Jump to ContentJump to Main Navigation
Show Summary Details
More options …

Applied Linguistics Review

Editor-in-Chief: Wei, Li

4 Issues per year


IMPACT FACTOR 2017: 1.286

Online
ISSN
1868-6311
See all formats and pricing
More options …

Multilingual speakers and language choice in the legal sphere

Philipp Sebastian Angermeyer
Published Online: 2013-03-28 | DOI: https://doi.org/10.1515/applirev-2013-0005

Abstract

This paper explores the effects of linguistic diversity on equality before the law, by surveying sociolinguistic and applied research that investigates interaction between speakers of different languages in a variety of legal institutions, including genres such as courtroom talk, police interrogations, and asylum interviews. While the institutions have official languages that are used by agents working in them, many people who interact with them speak other languages and have limited or no proficiency in the official language. The paper examines how language choice is determined in such settings, considering factors such as legal statutes, language proficiency assessments, and language ideologies. It then investigates the indexical and pragmatic consequences of language choice for lay participants, whether they speak in the official language (their L2) or in another language (often their L1), but mediated by an interpreter. Demonstrating how interpreter-mediated interaction differs from interaction in the same language, the paper challenges the common assumption that competent interpreting can put a person in the same position as a speaker of the official language would be. Finally, alternative approaches to multilingualism in interaction and entextualization are explored, which address some of the disadvantages that speakers of non-official language face.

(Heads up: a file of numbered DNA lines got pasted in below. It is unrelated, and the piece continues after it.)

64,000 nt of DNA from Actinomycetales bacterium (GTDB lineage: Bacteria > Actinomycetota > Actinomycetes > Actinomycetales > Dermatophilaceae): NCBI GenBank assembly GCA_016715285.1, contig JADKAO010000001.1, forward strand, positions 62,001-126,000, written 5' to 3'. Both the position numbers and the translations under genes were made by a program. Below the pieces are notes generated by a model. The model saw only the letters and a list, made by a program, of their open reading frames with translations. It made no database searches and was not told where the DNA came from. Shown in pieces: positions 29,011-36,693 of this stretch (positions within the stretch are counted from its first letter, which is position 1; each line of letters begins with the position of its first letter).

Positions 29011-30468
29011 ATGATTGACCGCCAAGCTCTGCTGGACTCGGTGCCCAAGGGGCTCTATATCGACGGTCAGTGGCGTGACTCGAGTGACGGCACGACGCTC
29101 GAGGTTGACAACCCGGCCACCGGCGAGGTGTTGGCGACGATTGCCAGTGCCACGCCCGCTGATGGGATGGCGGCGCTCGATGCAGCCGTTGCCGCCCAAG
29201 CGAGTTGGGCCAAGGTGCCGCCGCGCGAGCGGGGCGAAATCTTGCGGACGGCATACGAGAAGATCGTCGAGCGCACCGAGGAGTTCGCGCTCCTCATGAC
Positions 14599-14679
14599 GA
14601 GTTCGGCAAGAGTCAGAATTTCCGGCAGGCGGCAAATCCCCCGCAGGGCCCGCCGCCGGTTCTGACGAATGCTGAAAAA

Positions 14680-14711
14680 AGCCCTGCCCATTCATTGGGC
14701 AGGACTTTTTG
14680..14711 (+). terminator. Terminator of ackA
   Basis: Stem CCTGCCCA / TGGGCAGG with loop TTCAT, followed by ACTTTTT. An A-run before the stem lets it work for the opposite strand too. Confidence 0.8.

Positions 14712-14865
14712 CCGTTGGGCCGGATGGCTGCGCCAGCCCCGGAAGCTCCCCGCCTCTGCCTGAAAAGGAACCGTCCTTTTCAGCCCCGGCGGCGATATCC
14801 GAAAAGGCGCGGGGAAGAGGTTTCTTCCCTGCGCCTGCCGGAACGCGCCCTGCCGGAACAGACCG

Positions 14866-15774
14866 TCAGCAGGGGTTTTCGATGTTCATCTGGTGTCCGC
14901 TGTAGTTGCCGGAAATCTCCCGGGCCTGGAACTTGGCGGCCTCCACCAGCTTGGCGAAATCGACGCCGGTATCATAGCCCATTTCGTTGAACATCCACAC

Keywords: Multilingualism; language and law; language choice; inequality; language ideology

About the article

Philipp Sebastian Angermeyer

Philipp Angermeyer is Associate Professor in linguistics at York University in Toronto. His research has investigated bilingual language use from a sociolinguistic perspective, in different spoken and written contexts, including interpreter-mediated interaction in court.


York University


Published Online: 2013-03-28

Published in Print: 2013-03-29


Citation Information: Applied Linguistics Review, Volume 4, Issue 1, Pages 105–126, ISSN (Online) 1868-6311, ISSN (Print) 1868-6303, DOI: https://doi.org/10.1515/applirev-2013-0005.

Export Citation

©[2013] by Walter de Gruyter Berlin Boston.Get Permission

Citing Articles

Here you can find all Crossref-listed publications in which this article is cited. If you would like to receive automatic email messages as soon as this article is cited in other publications, simply activate the “Citation Alert” on the top of this page.

Comments (0)

Please log in or register to comment.
Log in